C J (Christi) Daugherty was born and grew up in Texas. Her first job was as a crime reporter, and the press release for her new book Legacy, the second in the already very successful Night School series, relates that she saw her first dead body aged just 22. An out and out Anglophile, she has lived in England for thirteen years now, and took and passed the test to become a fully fledged British citizen!
She’s obviously won the trust of the British government as her CV also lists time at the Home Office.
These different experiences have all contributed to the Night School series, a psychological thriller set in the Cimmeria Academy, a secretive boarding school, where all is not as it seems.
Despite her Texan upbringing, boarding schools have always fascinated Christi. ‘I grew up reading English school stories’, she says, ‘My grandmother gave them to me, and I loved them.’ The Little Princess was a real favourite. I went to a very modern school in the city, which couldn’t have been more different and the schools I read about were as fantastic to me as stories about magic. Now here I am living in the English countryside, and there are these beautiful old schools all over the place. I can’t pass one without going down the drive to have a look! So I can say, I’ve really done my research.’ The library, the wood panelling, the chapel, even the gazebo in Cimmeria is all based on real schools she’s visited, she says, and the descriptions in the book are loving enough that you can smell the polish! ‘Cimmeria had to be a beautiful school,’ she says, ‘I made a decision to write about the school I wanted to go to.’
Any slightly romantic or fantastical feel to the school is balanced by the directness with which Daugherty describes the crimes that are committed there. ‘My experience as a crime reporter made a huge impression on me’ she says, ‘We all grow up watching crime on TV but seeing the real thing, meeting mourning relatives, that’s something I’ll never forget. I wanted the crimes to feel real, not to glamourise them in any way.’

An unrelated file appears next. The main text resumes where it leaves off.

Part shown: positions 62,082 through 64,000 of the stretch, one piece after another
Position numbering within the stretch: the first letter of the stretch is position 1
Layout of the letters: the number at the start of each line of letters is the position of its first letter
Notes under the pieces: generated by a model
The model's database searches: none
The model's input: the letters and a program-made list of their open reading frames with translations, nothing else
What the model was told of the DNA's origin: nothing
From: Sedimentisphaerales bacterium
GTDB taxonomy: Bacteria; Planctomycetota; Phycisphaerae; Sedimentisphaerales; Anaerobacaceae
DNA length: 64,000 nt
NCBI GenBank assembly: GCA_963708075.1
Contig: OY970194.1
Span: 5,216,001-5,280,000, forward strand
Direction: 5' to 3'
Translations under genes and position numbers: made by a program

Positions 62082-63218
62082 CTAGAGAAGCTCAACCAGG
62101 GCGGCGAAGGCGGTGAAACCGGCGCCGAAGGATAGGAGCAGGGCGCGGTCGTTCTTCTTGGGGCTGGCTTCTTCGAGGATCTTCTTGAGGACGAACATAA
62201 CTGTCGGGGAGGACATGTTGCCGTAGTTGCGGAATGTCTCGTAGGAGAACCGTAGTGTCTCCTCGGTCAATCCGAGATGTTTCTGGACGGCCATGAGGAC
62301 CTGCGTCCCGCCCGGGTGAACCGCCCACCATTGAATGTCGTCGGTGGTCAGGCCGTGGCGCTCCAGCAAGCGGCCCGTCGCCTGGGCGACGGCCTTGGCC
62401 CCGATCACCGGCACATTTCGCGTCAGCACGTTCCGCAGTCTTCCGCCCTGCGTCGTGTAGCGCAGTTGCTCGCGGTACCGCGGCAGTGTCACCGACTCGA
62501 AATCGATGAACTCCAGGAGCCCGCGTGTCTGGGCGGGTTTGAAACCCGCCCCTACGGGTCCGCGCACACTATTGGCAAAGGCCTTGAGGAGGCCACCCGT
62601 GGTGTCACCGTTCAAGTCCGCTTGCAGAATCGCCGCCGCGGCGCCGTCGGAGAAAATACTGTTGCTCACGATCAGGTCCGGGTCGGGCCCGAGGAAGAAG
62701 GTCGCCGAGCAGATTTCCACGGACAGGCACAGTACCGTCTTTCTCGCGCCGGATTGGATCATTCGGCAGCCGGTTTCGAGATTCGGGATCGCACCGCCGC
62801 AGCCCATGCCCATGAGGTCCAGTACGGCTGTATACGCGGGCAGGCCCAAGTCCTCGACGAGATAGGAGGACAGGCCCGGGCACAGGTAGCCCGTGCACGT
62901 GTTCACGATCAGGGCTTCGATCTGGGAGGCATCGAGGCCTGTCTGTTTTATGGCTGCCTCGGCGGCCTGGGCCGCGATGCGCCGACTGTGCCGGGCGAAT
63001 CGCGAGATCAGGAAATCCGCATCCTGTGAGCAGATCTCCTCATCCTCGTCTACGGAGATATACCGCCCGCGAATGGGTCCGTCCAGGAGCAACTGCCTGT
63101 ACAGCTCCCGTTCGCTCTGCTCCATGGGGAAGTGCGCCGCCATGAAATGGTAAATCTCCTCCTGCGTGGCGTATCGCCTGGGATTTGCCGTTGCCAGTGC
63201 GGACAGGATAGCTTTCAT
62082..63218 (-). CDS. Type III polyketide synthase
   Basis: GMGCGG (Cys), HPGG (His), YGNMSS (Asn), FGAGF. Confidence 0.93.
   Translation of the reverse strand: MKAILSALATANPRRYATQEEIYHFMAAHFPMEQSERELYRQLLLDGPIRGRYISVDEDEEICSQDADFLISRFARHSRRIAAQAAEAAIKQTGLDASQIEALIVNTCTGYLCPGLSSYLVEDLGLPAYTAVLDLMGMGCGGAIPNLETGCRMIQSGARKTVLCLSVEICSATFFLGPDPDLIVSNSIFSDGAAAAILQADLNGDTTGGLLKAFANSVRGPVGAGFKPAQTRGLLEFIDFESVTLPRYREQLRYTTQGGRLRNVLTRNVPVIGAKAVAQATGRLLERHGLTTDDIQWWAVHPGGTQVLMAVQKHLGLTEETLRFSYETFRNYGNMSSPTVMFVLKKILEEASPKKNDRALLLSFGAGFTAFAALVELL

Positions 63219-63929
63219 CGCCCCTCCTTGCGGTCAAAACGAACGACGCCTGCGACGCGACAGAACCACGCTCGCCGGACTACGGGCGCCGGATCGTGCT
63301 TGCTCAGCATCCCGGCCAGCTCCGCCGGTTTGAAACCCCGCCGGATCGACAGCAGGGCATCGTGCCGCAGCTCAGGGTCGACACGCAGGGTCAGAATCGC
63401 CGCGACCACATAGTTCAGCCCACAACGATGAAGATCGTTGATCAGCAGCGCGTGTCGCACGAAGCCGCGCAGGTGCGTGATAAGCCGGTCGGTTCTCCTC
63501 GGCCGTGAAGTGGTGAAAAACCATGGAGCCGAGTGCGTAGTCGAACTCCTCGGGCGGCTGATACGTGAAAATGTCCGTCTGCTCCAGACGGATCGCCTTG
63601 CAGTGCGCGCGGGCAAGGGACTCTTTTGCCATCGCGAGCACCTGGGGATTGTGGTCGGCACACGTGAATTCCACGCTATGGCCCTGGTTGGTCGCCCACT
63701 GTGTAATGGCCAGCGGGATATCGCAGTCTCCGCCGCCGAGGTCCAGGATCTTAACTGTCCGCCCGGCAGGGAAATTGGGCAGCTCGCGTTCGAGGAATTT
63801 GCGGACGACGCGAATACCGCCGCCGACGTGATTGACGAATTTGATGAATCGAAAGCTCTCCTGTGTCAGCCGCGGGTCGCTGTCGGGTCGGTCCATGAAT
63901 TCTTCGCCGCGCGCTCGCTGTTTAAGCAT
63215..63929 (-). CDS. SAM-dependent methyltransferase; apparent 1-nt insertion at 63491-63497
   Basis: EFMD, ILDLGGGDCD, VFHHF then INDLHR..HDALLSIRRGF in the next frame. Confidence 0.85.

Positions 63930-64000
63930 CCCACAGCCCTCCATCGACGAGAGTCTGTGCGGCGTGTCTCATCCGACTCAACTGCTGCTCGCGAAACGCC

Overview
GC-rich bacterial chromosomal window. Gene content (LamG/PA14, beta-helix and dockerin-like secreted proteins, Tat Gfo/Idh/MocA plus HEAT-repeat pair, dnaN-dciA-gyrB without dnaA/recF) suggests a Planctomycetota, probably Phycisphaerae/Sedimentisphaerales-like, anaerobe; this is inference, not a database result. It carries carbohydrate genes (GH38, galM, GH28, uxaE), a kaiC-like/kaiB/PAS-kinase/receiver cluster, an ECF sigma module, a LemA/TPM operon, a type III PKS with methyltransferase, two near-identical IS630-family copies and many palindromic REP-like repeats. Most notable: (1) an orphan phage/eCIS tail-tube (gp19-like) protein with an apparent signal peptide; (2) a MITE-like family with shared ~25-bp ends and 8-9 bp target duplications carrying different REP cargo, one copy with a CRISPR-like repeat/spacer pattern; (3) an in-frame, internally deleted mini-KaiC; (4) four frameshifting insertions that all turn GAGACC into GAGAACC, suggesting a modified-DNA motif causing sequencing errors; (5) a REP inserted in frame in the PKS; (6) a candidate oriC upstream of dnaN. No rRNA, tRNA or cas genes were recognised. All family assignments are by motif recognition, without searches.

Similarly, while her young protagonists are highly intelligent, and athletic too as she is keen to point out, they are not supermen. Allie, the book’s central character, suffers from terrible panic attacks, and Daugherty is careful to describe how she deals with these. ‘It didn’t seem possible that Allie wouldn’t suffer side effects after what’s happened to her’ (her brother suddenly goes missing, leaving the family in shock) ‘I was a compartmentaliser as a teen and suffered panic attacks myself – they are actually shockingly common – and if you don’t know what’s happening, you think you’re going to die. It seemed completely logical to me that that’s how Allie would respond, and I hope the descriptions of what happens and how she copes might help readers.’
She is, she says, an ‘accomplished eavesdropper’ and it’s very important to her that her teen characters sound right, which they certainly do. She describes shouting at the TV recently during an episode of The Hour, the dialogue was so anachronistic! Christi also readily admits to reading Cassandra Clare before embarking on her books’ romantic scenes, in order to get those feeling right. ‘She does such a good job!’
It will come as no surprise then that she was employed at the Home Office in their communication department. This was right after the 7th July terrorist attacks when, says Christi, ‘The government realised they had been talking gobbledygook to the general public, and needed to change that, to communicate properly. I was a consultant on that, and advisor on social networking.’ It meant getting top level security clearance, and meetings with counter intelligence, fascinating stuff for a writer! No wonder then that there is a real sense of insight into the machinations and power struggles that go on behind the scenes in Whitehall in the Night School books, or such a palpable sense of paranoia. By the end of Legacy, Allie isn’t sure who she can trust, friends or family. Isabelle, her headmistress, is a figure of absolute authority at the beginning of the first book, but badly compromised by the end: it’s a scenario fans of the BBC series Spooks will recognise! ‘I wanted to address the idea of secrecy in government’, says Christi, ‘and how sometimes it’s dangerous to democracy.’
Christi is planning to write five Night School novels in total, and readers can be certain that her characters’ lives won’t get simpler, or safer, as the story develops. She’s keen to keep up the pace, and increase the threat levels to what is bound to be a thrilling climax!
The Night School books Night School 9781907411212 and Legacy 9781907411229 are published by Atom at £6.99 each.